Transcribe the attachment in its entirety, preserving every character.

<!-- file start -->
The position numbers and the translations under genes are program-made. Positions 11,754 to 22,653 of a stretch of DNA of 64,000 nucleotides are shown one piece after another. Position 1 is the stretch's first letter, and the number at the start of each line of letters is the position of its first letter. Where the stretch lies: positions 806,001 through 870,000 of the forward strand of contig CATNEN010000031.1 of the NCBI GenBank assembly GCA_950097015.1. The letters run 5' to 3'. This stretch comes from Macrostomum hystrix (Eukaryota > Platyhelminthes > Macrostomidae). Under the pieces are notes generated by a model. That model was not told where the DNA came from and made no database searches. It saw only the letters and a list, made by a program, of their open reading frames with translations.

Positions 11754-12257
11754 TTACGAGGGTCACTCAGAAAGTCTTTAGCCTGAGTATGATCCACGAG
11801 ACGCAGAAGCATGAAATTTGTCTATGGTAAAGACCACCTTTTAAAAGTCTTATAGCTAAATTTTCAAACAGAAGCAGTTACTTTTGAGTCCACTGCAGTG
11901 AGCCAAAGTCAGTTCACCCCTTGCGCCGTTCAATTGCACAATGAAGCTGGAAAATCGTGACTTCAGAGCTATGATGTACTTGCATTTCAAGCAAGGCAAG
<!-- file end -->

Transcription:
The position numbers and the translations under genes are program-made. Positions 11,754 to 22,653 of a stretch of DNA of 64,000 nucleotides are shown one piece after another. Position 1 is the stretch's first letter, and the number at the start of each line of letters is the position of its first letter. Where the stretch lies: positions 806,001 through 870,000 of the forward strand of contig CATNEN010000031.1 of the NCBI GenBank assembly GCA_950097015.1. The letters run 5' to 3'. This stretch comes from Macrostomum hystrix (Eukaryota > Platyhelminthes > Macrostomidae). Under the pieces are notes generated by a model. That model was not told where the DNA came from and made no database searches. It saw only the letters and a list, made by a program, of their open reading frames with translations.

Positions 11754-12257
11754 TTACGAGGGTCACTCAGAAAGTCTTTAGCCTGAGTATGATCCACGAG
11801 ACGCAGAAGCATGAAATTTGTCTATGGTAAAGACCACCTTTTAAAAGTCTTATAGCTAAATTTTCAAACAGAAGCAGTTACTTTTGAGTCCACTGCAGTG
11901 AGCCAAAGTCAGTTCACCCCTTGCGCCGTTCAATTGCACAATGAAGCTGGAAAATCGTGACTTCAGAGCTATGATGTACTTGCATTTCAAGCAAGGCAAG